Enforcement and the Evolution of Cooperation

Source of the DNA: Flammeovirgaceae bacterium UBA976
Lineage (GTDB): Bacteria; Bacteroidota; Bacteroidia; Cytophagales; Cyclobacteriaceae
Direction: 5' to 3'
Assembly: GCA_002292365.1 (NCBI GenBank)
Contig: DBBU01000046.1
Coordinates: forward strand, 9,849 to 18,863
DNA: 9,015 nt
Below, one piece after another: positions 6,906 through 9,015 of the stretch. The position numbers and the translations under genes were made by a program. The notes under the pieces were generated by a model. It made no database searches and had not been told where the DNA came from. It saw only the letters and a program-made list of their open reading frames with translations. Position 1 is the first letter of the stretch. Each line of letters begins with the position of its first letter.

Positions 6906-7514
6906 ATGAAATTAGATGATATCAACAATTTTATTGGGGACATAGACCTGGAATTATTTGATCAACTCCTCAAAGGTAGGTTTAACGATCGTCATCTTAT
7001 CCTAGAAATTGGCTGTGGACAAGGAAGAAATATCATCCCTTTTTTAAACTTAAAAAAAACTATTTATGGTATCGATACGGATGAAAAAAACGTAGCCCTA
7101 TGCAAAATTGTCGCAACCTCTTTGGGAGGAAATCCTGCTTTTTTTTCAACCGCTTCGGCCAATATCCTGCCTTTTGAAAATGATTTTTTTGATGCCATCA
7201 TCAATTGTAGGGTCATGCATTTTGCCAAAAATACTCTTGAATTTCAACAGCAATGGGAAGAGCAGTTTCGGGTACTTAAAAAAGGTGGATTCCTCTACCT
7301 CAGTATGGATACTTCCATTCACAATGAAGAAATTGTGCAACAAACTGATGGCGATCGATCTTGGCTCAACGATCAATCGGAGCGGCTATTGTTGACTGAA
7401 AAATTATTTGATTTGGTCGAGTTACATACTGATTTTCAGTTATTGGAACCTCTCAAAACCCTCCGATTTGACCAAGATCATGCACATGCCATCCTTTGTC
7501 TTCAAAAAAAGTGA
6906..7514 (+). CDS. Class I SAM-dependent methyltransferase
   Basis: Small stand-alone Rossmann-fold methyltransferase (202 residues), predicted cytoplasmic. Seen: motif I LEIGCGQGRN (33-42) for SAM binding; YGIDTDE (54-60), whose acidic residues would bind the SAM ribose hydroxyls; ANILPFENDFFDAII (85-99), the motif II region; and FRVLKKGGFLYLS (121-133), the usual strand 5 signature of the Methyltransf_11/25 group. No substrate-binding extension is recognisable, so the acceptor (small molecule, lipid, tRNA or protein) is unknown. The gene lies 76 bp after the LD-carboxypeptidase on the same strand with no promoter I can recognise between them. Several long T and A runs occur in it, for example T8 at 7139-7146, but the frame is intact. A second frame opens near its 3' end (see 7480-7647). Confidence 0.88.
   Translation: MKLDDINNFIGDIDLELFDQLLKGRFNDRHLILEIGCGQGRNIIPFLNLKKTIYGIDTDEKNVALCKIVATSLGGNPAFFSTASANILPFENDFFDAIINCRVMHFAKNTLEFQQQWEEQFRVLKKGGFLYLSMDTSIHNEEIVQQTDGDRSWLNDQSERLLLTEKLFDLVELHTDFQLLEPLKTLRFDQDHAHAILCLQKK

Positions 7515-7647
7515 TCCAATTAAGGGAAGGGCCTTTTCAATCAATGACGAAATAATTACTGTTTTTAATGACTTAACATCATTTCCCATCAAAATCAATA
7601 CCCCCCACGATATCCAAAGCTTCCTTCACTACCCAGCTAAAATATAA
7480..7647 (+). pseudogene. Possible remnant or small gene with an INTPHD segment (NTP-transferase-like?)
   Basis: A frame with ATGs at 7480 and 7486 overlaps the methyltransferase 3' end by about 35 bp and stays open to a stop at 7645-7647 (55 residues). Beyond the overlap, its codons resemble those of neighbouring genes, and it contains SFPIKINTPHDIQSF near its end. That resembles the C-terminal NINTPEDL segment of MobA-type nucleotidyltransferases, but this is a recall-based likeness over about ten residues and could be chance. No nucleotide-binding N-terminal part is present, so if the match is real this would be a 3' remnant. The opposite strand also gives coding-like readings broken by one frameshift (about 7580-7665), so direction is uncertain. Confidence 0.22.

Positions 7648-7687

The purpose of this article is to broadly characterize the political economy or institutionalist theory of enforcement and to present data that is at least a first step toward evaluating the managerial and transformationalist critiques. The first section will present a short, schematic summary of the role of enforcement as it is currently viewed in the “new institutions” or political economy literature in international relations. While doubtless familiar to many readers, this is an important point of departure. A notable portion of the debate about the role of enforcement continues to stem from differences in terminology and from the fact that the political economy theory of enforcement is far more complicated than the normal form specification of the archetypical Prisoners’ Dilemma game appears to suggest. Political economists do not argue that enforcement is always essential or even possible, or that Tit-for-Tat is always the optimal enforcement strategy. They make no prediction about the relative frequency with which different types of games underlie cooperation and make relatively few general claims about the character of the specific enforcement strategies that will be employed. What they do emphasize is that the choice of enforcement strategy will vary across contexts depending on factors such as the quality of compliance data, the nature of the good being regulated, and various kinds of uncertainty.